Monday Morning Motivation

What gets you out of bed on Monday morning to go to work? What motivates you to persevere in a job you don’t enjoy, that doesn’t reward you adequately?

I posed these questions to Matt Perman, blogger and author of the forthcoming What’s Best Next: How the Gospel Changes the Way You Get Things Done. We discussed how jobs afford us opportunities to love our neighbors, and how we each multitasked during repetitive work to learn about God and concentrate on his Word.

Especially if you’re struggling at work, you’ll want to hear Perman explain the doctrine of vocation, which invests everything we do with meaning, because we’re living out a God-giving calling. Whether a pastor or plumber, we work in faith as unto God himself (Colossians 3:23-24). Perman explains how even garbage collectors can apply this doctrine to make their work more interesting, challenging, and fulfilling.

  • Keith

    I totally agree with this video, and I actually worked on a garbage truck for a period and for me it was the most physically demanding job I have ever had to perform, yet I really felt like I was being a true servant to the community. And because I oftentimes got to work alongside correctional facility inmates I constantly prayed that God would use me to be a witness for Christ. And I agree with what was said about being innovative and creative in the workplace, its par of our job as image bearers of God to create and organize and cultivate. So much can be said about this doctrine of vocation, I truly hope to see more post concerning it.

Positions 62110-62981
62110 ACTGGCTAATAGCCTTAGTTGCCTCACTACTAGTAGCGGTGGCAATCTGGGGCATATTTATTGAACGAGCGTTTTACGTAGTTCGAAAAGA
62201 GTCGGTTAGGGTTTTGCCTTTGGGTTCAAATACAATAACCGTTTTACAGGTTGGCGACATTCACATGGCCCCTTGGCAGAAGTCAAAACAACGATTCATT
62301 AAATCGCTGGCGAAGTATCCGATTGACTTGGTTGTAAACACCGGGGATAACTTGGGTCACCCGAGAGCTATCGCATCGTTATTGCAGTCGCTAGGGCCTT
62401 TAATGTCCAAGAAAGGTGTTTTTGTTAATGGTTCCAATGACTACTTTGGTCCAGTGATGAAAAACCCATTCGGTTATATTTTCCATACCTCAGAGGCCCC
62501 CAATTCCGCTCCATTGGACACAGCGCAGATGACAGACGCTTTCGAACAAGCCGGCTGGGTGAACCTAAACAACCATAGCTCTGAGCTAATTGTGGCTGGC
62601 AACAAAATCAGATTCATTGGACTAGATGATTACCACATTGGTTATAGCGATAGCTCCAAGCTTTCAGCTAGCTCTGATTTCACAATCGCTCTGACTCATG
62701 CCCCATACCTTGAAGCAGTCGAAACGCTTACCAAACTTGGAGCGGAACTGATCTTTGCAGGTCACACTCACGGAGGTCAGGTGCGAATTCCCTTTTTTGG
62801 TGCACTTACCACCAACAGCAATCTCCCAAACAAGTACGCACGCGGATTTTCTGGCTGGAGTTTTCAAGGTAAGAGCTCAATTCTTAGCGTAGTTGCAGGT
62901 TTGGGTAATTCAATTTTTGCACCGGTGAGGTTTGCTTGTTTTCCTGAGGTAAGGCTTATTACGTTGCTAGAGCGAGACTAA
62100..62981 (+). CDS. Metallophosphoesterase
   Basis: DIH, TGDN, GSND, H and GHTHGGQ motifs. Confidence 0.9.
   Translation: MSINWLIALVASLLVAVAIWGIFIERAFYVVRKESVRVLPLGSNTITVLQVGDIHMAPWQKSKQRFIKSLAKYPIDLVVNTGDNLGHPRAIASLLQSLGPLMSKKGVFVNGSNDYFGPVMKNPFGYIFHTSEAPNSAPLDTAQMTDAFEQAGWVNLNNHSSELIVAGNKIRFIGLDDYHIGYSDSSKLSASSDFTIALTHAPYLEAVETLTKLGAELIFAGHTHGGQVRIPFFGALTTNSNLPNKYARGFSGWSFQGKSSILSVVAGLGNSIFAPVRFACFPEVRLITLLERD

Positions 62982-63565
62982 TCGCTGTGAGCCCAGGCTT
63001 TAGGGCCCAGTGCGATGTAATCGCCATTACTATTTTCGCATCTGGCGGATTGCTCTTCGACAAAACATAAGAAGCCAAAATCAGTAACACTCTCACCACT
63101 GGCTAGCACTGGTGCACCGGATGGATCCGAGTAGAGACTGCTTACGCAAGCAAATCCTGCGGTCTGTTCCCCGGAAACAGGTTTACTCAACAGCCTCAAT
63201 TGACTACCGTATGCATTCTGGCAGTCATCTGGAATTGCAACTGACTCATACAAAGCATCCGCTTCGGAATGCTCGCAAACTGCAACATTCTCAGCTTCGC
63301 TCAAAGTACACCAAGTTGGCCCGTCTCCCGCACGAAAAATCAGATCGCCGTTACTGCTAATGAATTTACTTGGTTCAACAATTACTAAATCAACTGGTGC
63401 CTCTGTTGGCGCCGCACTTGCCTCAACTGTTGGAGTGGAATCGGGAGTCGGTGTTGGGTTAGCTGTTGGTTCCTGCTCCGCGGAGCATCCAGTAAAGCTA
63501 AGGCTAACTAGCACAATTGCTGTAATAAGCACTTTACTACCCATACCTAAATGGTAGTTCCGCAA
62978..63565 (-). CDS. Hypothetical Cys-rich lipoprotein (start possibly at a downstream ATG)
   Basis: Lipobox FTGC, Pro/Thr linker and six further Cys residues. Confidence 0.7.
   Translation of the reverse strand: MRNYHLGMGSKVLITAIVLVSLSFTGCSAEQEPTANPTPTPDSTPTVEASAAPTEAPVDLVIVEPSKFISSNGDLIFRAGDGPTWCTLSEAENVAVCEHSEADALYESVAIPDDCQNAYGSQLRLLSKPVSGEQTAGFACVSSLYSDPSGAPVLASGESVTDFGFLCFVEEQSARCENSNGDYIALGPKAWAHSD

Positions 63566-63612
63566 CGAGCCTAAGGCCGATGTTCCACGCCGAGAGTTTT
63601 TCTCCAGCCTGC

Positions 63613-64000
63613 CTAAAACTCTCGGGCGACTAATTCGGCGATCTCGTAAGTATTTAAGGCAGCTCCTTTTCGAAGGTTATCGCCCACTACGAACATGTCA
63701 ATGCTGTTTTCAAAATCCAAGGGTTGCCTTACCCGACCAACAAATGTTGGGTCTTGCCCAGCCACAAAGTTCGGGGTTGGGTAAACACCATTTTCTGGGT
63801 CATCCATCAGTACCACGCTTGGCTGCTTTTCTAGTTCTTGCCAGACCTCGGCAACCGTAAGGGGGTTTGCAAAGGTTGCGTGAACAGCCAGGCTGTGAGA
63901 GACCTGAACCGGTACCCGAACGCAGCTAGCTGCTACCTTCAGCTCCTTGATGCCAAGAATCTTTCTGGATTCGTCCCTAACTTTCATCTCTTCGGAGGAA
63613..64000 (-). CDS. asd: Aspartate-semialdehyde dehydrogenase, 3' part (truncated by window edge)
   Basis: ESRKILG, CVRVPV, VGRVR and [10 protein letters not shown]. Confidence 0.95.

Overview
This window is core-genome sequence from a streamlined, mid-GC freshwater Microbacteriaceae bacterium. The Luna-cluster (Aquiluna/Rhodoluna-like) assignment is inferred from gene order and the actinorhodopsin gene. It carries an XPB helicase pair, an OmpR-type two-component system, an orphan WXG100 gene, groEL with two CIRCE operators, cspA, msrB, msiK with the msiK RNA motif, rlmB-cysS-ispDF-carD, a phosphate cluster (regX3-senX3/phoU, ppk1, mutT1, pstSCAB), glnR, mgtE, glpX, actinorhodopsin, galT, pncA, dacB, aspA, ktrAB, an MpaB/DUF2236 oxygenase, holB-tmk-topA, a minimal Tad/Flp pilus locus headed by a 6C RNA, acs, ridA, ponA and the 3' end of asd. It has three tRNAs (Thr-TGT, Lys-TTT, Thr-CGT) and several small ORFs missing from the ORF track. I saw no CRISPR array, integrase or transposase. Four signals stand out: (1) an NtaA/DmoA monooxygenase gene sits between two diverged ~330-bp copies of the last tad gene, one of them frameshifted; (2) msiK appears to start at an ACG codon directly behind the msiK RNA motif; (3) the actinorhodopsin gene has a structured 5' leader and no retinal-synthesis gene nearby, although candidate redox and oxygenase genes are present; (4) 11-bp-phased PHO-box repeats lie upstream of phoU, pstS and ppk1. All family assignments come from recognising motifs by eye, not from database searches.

• Dave Sarafolean

    I was disappointed in the video. Too much was left unsaid. Everything we do ought to be motivated by doing it to the glory of God. That really wasn’t stated. I heard lots of law and little Gospel.

    The Lutherans have written much on the doctrine of vocation. I didn’t hear a single reference to their understanding. Has the author interacted with some of their writings?

    • Collin Hansen

      It is true that 10 minutes will not suffice to say everything that can or even must be said about vocation. I suspect Perman will be able to expand on these preliminary thoughts, in part by interacting with the Lutherans, in his book-length treatment.

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  • Scott

    Good stuff and now I am intrigued by the book.

    Just a suggestion to the interviewer: you don’t need to say “okay” every couple of seconds. It becomes very distracting when trying to listen to the interviewee’s complete thoughts.

  • Chris

    One man’s garbage is another man’s treasure. Here is a great story about doing much with little:

    Jose created a network of libraries in Bogota from the discarded books he found. I have to say, some work is “rewarding in itself” but all work must lead to a reward for real satisfaction, monetary or otherwise. Jose found more in recreating “trash” and providing for others.

    The returns on work are something to consider too, not just the work. Fruit and prosperity are important.

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